In January, President Barack Obama nominated Adam Schiff to lead the Department of Education.
Schiff, a former education secretary under former President George W. Bush, has been credited with revitalizing the Obama administration’s biden Education Reform Act, which has been on hold since the 2010 midterms.
Schiff has been widely praised for his efforts to increase student achievement, and his confirmation as education secretary could bolster the Education Department’s efforts to reform higher education, which is a priority for Obama.
The education secretary is expected to unveil a slate of proposals during a meeting with Education Secretary Betsy DeVos on March 3, as part of a broader push for reform.
DeVos, who has said she supports efforts to ensure that all students have access to an education, has said the Education Reform Law is not meant to be a replacement for the 2010 law.
The White House has been working on a biden reform plan since last year, but Obama’s pick has yet to receive the full support of his own party and has received relatively little opposition from Republicans.
Advocates have expressed concern that Schiff’s proposed changes could be used to undermine the education reforms of DeVos, as well as a bill that would require more accountability in college admissions and would overhaul the way colleges conduct student discipline and disciplinary investigations.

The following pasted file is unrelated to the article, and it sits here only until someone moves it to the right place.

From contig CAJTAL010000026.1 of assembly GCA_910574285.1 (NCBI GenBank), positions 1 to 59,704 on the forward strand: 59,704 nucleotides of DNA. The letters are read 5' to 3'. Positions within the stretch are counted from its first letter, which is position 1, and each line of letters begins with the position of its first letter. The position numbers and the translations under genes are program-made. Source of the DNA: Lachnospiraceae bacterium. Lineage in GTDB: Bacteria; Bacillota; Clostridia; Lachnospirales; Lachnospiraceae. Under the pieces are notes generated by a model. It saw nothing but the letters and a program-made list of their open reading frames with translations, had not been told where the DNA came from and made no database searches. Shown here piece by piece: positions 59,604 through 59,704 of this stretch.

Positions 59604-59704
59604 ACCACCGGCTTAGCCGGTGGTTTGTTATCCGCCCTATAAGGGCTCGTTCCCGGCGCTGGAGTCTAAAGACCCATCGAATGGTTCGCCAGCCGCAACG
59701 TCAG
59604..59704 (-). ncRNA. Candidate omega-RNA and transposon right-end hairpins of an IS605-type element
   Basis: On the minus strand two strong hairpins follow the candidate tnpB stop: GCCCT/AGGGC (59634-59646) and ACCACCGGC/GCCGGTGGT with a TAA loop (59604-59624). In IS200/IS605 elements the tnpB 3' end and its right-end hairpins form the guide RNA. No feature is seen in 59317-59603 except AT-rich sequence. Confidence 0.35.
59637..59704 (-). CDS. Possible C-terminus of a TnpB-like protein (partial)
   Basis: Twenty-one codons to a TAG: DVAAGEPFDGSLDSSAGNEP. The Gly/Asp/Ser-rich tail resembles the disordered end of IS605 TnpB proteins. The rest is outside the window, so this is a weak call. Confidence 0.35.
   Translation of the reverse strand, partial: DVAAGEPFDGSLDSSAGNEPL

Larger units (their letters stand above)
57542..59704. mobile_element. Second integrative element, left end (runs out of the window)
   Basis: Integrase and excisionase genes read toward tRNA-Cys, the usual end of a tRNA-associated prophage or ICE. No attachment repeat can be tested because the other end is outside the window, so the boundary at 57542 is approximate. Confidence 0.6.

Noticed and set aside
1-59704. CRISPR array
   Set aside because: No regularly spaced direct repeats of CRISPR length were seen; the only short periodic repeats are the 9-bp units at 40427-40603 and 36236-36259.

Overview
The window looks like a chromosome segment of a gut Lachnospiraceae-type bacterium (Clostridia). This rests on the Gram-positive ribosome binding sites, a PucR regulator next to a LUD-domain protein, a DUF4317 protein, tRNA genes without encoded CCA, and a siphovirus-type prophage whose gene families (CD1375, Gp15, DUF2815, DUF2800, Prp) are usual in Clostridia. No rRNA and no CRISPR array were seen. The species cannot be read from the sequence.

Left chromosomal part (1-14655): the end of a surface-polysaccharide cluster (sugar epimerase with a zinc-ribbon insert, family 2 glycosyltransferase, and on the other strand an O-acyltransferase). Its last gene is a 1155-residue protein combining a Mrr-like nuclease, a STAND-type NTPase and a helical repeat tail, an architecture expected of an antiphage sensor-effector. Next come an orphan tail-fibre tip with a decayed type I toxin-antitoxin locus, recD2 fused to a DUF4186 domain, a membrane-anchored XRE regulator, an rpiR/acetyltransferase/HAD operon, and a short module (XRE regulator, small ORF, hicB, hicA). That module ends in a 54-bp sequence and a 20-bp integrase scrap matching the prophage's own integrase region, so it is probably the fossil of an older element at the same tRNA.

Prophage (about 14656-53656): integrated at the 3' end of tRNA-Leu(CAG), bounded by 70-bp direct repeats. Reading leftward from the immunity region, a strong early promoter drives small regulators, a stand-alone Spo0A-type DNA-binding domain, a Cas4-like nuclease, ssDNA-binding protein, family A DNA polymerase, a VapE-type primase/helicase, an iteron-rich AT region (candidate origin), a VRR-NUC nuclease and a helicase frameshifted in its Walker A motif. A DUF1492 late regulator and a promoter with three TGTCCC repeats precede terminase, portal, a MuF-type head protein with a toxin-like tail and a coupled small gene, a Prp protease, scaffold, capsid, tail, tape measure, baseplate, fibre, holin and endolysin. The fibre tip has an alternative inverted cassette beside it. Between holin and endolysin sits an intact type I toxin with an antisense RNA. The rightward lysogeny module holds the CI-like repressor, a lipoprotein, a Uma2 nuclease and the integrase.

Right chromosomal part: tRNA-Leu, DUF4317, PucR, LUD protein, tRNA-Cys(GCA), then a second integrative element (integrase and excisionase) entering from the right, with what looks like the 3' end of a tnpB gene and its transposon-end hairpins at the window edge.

Schiffs plans for education are part of the broader push to boost college affordability and make colleges more responsive to student needs.
The White Congress has been focused on improving higher education since 2009, when the Bush administration rolled back the student loan interest rates that had been in place since the Great Recession.
The Obama administration has pushed to raise tuition at public colleges and universities, and it has expanded the number of credit hours students can take to qualify for Pell grants, which were previously only available to students who earned a bachelor’s degree or higher.
Schamp’s nomination would likely be a significant boost to the education department, which currently operates on a budget of around $30 billion.
It also would be a major boost to college affordability, as it would create more opportunity for students to attend and potentially earn more money.
The Obama administration is trying to create a new, more flexible program to allow students to graduate with a degree without going to college.